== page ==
‘Midnight Rider’ director Randall Miller pleads guilty in train death
In a case that has become a rallying cry for movie set workers demanding safer conditions, Hollywood director Randall Miller pleaded guilty Monday to involuntary manslaughter in the film-set death last year of an assistant camera operator killed in a train accident.
The plea marked a seminal moment in Hollywood film history. Entertainment industry attorneys said they could not recall another case in which a filmmaker had pleaded guilty to criminal charges over an accident on set.
Assistant camera operator Sarah Jones, 27, was killed Feb. 20, 2014, when a train crashed into a set on a trestle during the first day of filming of “Midnight Rider,” a biopic about Southern rocker Gregg Allman. At least six other crew members were injured.
“It sends a message, frankly, that if you do not respect those that you’re in charge of, you may end up behind bars,” said Richard Jones, Sarah Jones’ father, as he stood outside the courthouse. “I think that will get attention.”
Miller’s lawyer said the director’s plea was intended to spare Miller’s wife and business partner, Jody Savin, from prosecution. Involuntary manslaughter and criminal trespass charges against Savin were dropped.
Miller, who also pleaded guilty to a charge of criminal trespass, will serve up to two years in the Wayne County Detention Center in Jesup, followed by eight years’ probation. He was fined $20,000 and ordered to perform 360 hours of community service.
The resolution of the most prominent Hollywood film-set death case since 1982 — when actor Vic Morrow and two child actors were killed in an on-set helicopter accident — sent shock waves through the industry.
Many “below the line” crew members, who include technical and craft workers, have long complained about a perceived cavalier attitude toward set safety by directors focused on costs and deadlines.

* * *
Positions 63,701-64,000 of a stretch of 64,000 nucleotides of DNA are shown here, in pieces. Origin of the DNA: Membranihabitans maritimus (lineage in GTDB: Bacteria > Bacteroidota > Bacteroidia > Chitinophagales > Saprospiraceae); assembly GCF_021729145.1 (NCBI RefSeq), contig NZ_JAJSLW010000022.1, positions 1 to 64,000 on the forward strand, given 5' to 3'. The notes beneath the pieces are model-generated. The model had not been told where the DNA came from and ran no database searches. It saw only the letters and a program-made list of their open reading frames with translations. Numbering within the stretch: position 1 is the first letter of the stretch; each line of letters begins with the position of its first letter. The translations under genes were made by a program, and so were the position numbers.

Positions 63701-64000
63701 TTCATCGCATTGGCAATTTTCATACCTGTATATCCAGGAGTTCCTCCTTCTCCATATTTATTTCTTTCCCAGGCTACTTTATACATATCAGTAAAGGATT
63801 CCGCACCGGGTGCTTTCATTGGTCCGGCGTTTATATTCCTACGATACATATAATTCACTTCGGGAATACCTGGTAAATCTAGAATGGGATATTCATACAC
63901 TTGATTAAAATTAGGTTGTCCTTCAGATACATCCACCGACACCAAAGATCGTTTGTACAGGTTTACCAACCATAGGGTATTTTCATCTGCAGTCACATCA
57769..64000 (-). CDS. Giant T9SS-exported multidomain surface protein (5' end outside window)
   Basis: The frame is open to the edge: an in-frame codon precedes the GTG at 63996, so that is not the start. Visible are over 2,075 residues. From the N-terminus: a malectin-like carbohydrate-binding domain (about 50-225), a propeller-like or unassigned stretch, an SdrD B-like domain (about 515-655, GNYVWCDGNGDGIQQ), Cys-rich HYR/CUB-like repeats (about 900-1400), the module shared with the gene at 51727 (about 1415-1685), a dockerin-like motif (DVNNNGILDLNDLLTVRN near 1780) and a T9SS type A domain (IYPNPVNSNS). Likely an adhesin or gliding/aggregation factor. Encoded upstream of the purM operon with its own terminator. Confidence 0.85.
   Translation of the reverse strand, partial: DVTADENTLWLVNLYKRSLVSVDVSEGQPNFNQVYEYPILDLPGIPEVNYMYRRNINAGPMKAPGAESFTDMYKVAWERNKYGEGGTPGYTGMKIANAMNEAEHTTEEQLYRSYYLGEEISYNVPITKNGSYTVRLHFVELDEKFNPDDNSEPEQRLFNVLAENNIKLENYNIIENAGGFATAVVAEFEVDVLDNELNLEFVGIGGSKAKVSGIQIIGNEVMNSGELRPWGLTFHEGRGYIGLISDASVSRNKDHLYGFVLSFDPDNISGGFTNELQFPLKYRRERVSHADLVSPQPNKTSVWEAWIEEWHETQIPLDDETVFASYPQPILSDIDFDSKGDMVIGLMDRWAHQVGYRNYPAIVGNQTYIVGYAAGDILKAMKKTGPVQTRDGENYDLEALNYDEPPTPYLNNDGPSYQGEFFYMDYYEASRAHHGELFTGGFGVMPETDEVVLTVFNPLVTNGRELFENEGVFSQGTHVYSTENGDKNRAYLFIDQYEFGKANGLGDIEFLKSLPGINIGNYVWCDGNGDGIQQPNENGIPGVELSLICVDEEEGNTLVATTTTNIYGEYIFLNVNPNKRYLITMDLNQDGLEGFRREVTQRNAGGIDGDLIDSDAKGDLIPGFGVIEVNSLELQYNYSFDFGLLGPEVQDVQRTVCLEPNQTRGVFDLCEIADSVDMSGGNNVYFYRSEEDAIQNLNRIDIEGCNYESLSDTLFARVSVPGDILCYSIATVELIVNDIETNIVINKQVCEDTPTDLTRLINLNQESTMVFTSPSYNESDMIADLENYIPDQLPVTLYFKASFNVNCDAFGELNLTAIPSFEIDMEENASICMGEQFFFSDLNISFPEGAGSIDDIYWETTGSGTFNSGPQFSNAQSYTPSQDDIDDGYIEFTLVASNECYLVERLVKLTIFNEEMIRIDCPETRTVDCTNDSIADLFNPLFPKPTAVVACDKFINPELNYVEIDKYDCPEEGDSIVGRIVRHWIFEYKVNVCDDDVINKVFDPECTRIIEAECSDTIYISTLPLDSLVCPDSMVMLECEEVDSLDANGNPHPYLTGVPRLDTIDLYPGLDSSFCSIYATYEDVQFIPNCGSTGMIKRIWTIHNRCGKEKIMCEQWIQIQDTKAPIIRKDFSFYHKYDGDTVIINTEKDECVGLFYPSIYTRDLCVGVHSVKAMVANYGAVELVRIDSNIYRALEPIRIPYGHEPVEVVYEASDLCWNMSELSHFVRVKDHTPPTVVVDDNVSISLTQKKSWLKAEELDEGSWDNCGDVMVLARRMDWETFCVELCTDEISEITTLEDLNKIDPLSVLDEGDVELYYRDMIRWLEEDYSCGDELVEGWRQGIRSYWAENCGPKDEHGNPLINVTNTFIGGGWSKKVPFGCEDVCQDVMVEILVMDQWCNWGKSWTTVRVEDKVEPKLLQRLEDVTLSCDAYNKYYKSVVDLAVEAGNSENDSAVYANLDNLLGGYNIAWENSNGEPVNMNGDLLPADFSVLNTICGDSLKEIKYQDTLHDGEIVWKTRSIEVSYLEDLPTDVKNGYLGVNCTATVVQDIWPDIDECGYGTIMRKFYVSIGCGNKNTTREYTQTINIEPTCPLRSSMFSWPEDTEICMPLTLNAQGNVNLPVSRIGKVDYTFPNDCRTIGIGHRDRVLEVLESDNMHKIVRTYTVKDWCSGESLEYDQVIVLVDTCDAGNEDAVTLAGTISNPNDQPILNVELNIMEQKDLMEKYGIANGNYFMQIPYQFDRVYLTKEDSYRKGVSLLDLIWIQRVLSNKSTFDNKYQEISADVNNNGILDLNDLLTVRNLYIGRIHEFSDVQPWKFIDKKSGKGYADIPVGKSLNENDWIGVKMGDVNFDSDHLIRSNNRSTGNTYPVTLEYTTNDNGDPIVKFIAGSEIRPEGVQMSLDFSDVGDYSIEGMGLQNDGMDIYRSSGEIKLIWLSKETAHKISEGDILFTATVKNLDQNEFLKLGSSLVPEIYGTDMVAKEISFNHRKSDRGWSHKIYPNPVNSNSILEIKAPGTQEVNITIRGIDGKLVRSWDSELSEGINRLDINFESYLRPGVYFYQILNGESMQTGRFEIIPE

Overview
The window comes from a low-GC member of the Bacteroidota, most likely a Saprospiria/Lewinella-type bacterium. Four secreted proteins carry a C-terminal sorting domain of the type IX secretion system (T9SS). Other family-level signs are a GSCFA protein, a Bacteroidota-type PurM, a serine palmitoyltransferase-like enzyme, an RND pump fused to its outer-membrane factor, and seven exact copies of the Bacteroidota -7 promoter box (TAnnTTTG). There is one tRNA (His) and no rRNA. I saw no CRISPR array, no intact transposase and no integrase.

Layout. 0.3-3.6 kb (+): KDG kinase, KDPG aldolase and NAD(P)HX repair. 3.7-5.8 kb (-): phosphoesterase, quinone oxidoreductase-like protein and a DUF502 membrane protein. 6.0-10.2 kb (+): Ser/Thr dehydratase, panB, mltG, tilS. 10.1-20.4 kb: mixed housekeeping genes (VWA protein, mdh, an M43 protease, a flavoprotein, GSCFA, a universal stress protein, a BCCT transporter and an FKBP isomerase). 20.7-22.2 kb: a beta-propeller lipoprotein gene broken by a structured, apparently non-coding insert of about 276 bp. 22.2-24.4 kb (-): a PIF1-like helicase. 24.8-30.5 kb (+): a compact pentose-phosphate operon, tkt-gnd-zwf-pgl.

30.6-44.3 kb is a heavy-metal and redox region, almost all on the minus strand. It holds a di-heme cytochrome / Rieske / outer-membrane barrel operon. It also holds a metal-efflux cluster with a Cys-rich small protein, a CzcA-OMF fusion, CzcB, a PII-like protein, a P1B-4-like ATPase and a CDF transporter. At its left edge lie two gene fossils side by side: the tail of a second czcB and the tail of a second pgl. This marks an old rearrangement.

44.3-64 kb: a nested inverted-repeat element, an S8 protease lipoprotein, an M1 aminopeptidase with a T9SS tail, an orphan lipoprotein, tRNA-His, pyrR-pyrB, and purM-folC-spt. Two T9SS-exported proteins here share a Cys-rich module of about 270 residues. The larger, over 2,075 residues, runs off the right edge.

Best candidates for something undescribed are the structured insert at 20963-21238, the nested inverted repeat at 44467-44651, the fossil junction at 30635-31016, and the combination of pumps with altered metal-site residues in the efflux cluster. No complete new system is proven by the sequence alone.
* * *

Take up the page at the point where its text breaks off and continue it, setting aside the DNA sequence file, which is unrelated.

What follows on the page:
Though many in the industry were disappointed Miller did not get a harsher sentence, the case could have lasting repercussions for Hollywood and the way it does business. It could discourage filmmakers from skirting rules and prompt greater scrutiny of safety issues, industry experts said.
“Sometimes in the frenzy of making movies, basic common sense and rational decision-making get shunted aside. That is wrong and in this case ended up with a very tragic consequence that sadly could have been avoided,” said Joe Pichirallo, chair of the undergraduate film and television department at New York University’s Tisch School of the Arts, and a former studio executive.
Laurie Levenson, a professor at Loyola Law School, said, “Sometimes the only way to get people to pay attention to safety is to show them the consequences will be grave if they don’t.
“It’s almost like you have to remind every generation of filmmakers you don’t get to take this risk with people’s lives.”
The accident occurred on the historic Doctortown Railroad Trestle over the Altamaha River. The crew had placed a metal-frame bed on the tracks that actor William Hurt, playing Allman, was supposed to lie on for a dream sequence.
Lawyers for Miller had said that the company had received permission to film on the trestle from Rayonier Inc., a paper company that owns the land. Rayonier had told the film company that only two trains would be using the track that day, the lawyers said. After two trains, the crew set up for filming.
“Randall Miller at the time this happened believed there were not any more trains that would come down that track,” said Miller’s lawyer, Edward T.M. Garland.
But prosecutors had said the filmmakers knew that CSX, which owns the track, had denied them permission in writing to film on it.
The third train came hurtling toward the crew at 55 mph, scattering them as they scrambled to get off the trestle. The train struck the metal bed, sending fragments toward Jones.
Jones’ parents said they hoped that Miller’s prison sentence would send a strong message to Hollywood about film-set safety.